Angels hold team meeting after second ugly loss: ‘We worked too hard for that to happen’

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BALTIMORE — It can be a long and lonely walk out to the mound for a manager, when you’ve already had to go out once before, the same inning. All still before a single out has been recorded.

That’s the position Los Angeles Angels skipper Ron Washington was in during the sixth inning, a horrid frame to punctuate a second very ugly game of the season in Baltimore. The Angels have been outscored 24-7 thus far after losing 13-4 on Saturday.

An 0-2 record isn’t too hard to stomach. But the way they got there certainly was. There are nine other MLB teams currently facing the same predicament. Some with expectations of brighter days. The Angels may well be in that category. But the early returns are a flag as red as their caps.

“It’s not a good one,” catcher Logan O’Hoppe said of his reaction to the loss. “We’ve worked too hard for that to happen. It is two games, and we’ve got 160 left. No one’s hitting the panic button. We’re not happy with it by any means.”

The Angels wanted to address their bullpen this offseason. So far it’s allowed 13 runs in 10 1/3 innings. They wanted the starting pitchers to throw more first-pitch strikes. Griffin Canning threw 11 first-pitch balls to 23 batters, a game after Patrick Sandoval was yanked after 1 2/3 innings.

They wanted to get more out of their lineup. The Angels have struck out 27 times in the 54 outs their offense has recorded. They wanted the infield defense to be sharp, but committed two costly errors that led to unearned runs. They want to steal bases, but have yet to attempt one.

It is necessary to couch the misery in the inherent optimism that comes with the calendar reading March 30. Things will get better for the Angels. But for now, that’s simply because things couldn’t be any worse. Offense, defense and pitching. None of it good.

After the loss, a team meeting was held.

“It was just to let them know that we only played two games,” Washington said. “And we can’t get off track. Our focus is a 162-game championship season. Not two games. It hasn’t gone the way we wanted it to go. But we’ve just got to make certain that we come to the ballpark ready to go.”

This was always going to be a difficult series. The Orioles are arguably the best team in the American League. It’s difficult to open across the country, facing as good a lineup as this league offers. And the Angels already had to face a Cy Young Award winner in the opener.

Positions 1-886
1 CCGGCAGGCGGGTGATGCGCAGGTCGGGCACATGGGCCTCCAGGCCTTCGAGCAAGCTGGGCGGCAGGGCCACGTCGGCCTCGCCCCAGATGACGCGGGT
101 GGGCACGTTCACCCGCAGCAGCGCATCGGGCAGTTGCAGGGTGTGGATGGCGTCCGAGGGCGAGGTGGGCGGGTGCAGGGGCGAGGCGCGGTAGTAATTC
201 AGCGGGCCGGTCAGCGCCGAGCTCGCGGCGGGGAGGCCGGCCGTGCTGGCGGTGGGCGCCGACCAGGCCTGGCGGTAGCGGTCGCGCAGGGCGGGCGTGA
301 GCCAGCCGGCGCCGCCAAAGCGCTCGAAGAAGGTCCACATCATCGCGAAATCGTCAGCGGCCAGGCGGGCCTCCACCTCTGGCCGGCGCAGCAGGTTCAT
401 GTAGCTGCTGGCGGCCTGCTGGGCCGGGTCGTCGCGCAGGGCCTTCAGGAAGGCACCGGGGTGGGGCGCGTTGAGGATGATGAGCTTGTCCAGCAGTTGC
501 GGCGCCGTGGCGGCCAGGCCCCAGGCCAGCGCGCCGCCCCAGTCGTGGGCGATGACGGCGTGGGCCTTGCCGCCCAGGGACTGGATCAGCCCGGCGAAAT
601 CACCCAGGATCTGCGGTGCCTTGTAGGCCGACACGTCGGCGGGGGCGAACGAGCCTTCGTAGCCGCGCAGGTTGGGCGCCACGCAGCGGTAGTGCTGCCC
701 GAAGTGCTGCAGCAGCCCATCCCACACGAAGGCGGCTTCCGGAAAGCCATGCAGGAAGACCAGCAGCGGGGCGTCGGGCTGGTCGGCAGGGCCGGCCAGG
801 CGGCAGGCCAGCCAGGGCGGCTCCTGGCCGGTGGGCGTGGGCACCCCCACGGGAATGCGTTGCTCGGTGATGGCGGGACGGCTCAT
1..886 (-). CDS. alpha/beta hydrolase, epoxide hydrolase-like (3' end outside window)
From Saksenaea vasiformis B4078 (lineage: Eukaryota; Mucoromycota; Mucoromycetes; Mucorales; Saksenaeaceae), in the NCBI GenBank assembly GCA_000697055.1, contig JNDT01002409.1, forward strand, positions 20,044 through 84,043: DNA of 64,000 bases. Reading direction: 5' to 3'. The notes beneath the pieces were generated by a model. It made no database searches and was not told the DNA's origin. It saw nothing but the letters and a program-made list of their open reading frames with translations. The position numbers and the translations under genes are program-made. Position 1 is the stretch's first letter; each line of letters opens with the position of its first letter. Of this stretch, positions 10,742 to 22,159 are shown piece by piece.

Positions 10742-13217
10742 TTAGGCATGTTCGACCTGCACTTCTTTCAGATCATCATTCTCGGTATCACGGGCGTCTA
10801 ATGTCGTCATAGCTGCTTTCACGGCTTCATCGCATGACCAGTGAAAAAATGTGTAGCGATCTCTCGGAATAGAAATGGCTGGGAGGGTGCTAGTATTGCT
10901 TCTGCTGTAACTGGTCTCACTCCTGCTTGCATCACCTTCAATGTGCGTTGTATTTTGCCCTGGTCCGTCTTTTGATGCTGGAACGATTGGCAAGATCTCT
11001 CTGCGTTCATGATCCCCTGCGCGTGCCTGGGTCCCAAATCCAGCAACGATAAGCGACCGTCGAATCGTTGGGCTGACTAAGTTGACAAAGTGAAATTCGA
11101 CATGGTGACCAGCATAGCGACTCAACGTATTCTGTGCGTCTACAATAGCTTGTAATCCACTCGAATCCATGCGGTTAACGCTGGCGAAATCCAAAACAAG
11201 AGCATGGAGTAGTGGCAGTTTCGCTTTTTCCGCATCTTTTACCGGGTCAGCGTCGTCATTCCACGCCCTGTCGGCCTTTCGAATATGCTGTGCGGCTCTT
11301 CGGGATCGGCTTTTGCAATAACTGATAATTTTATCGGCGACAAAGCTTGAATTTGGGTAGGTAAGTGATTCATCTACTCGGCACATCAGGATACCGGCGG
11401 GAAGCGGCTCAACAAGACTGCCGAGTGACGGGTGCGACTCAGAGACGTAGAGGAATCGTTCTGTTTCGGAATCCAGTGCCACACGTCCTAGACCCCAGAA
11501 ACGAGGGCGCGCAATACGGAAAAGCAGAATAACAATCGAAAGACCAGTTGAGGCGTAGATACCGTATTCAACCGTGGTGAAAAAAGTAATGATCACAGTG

But it also highlights the gap between these two teams. Baltimore went out and traded for Corbin Burnes, who struck out 11 and allowed one hit and one run over six innings on Thursday. The Angels said they were “aggressive” in the trade market, but didn’t acquire any big leaguers in a trade this offseason.

The Orioles suffered through a miserable season in 2021 but did so for a rebuild — one that’s paid dividends. The Angels, perpetually in no-man’s land, both cut payroll by $41 million, but also refused to endure the pain of what a true rebuild entails. Two of their young, intriguing players in Jo Adell and Mickey Moniak only entered the first two games because of the lopsided score.

Luis García was warming up in the fifth in case Canning needed assistance in escaping the inning. It was a two-run game at that point. But Canning, at 79 pitches in the season’s first start, re-entered for the sixth. The first two reached. Then Garcia came in and allowed four batters to get on base.

He exited his season debut with an infinite ERA. And Guillermo Zuniga came in. Three batters later, the score was 12-1. All nine batters who came up that inning had scored.

“All of a sudden, we couldn’t get anybody out,” Washington said. “No matter who we brought in. I think we brought in three pitchers to try and get three outs. Until then, we were in the ballgame.”

Last season, the Phillies started 0-2 and were outscored 27-10. They finished a game shy of the World Series. These two games won’t define this season. But this club also has to hope that these two games are not indicative of what’s to come.

The Angels spent the Friday off day at Camden Yards. Washington wanted to make sure his team stayed engaged amid an early season break. It was a full-team workout.

Just one day later, the whole team, coaches and staff included, didn’t exit the clubhouse until about 25 minutes after the game ended.

Messages and gestures and talks of togetherness have been the modus operandi of this club in the Washington tenure. But now the games have started. And they need the on-field results to be there too. Even if it is early.

“I think all of us need to take a look at what we did tonight,” said outfielder Taylor Ward, “and learn from it, and then turn the page quickly.”

(Photo of Aaron Hicks attempting to catch Anthony Santander’s three-run homer in the sixth inning Saturday: Mitchell Layton / Getty Images)

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